Ethiopian runner Feyisa Lelisa, the silver medalist in last month’s Olympic men’s marathon, said his defiant, finish-line gesture against the Ethiopian government was no spontaneous act.
Feyisa grabbed worldwide attention when he crossed his wrists above his head in a sign of solidarity with anti-government protests in his native Oromia region that have left hundreds dead since last November.
“As soon as I was selected [for the Olympics], I decided that I would use this opportunity to take the voice of my people and make the protest be seen and also their voice be heard,” Feyisa told VOA in Washington Thursday.
“The Oromo people were protesting,” he added. “They have not gotten much coverage to what was happening on the ground.So I knew people would be watching. I wanted to use that opportunity. …. So I made my decision three months before the race.”
Feyisa also reiterated his belief that if he returns to Ethiopia he will be punished or killed. An Ethiopian government spokesman said after the Olympics that Feyisa would be welcomed if he came home.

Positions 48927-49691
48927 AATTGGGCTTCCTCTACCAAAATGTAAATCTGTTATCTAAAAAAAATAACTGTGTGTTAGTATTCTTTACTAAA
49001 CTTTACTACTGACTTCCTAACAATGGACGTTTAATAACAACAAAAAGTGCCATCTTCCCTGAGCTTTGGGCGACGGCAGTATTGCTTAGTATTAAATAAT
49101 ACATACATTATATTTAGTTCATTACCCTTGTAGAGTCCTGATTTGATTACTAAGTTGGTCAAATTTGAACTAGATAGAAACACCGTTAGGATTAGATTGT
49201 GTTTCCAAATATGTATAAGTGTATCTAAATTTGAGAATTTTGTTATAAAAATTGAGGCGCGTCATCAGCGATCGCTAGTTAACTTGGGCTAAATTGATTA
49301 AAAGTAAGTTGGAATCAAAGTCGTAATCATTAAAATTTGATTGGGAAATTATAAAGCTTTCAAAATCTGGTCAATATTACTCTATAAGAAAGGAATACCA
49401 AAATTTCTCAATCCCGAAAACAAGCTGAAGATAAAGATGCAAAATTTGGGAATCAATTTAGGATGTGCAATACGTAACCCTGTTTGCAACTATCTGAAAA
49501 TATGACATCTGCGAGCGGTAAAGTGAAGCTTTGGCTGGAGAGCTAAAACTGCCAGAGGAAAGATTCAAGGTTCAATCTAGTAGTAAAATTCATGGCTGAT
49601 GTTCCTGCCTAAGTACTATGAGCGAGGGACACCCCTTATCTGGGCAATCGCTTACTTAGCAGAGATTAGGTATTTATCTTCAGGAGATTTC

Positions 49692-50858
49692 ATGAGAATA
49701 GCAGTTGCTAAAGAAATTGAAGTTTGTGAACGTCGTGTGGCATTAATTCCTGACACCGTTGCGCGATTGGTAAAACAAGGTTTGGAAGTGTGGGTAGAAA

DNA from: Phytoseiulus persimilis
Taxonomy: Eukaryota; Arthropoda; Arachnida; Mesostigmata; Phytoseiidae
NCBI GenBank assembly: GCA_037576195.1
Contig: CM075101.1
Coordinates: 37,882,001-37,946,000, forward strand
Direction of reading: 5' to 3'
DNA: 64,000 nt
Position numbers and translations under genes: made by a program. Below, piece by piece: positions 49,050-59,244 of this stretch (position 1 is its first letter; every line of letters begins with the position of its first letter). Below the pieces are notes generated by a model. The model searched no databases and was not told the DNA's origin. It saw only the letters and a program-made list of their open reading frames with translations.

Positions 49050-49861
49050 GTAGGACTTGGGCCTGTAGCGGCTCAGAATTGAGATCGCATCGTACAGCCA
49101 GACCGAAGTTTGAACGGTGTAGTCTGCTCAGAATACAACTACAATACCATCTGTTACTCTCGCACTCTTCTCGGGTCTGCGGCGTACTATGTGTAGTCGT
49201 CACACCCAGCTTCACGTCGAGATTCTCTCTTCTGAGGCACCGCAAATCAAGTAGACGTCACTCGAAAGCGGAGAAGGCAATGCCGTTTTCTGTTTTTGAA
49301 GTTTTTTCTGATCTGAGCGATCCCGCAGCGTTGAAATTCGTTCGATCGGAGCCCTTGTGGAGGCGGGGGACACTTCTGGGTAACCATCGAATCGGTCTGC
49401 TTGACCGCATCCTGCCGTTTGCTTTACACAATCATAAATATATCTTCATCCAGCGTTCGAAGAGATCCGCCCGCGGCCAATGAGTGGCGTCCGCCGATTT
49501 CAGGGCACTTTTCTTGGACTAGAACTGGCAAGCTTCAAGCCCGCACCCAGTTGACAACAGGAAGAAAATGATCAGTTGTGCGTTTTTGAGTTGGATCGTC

But Feyisa dismissed the comments, saying the spokesman “has insulted the great Oromo nation before on TV. He demonized the largest ethnic group in the country. … I do not believe anything,” he said, “and I do not trust what the Ethiopian government says, and that is why I cannot go back to Ethiopia.”
The protests in Oromia, which broke out last November, were sparked by disputes over land rights and fair representation in the government.
Feyisa arrived in Washington earlier this week.Tuesday, he called on the U.S. Congress to take action in solidarity with Ethiopians protesting their government.
“I know that Americans are peace-loving people,” he said. “My people are also peace-loving people, but they have been denied peace for a very long time.”
Speaking in his native Afaan Oromoo
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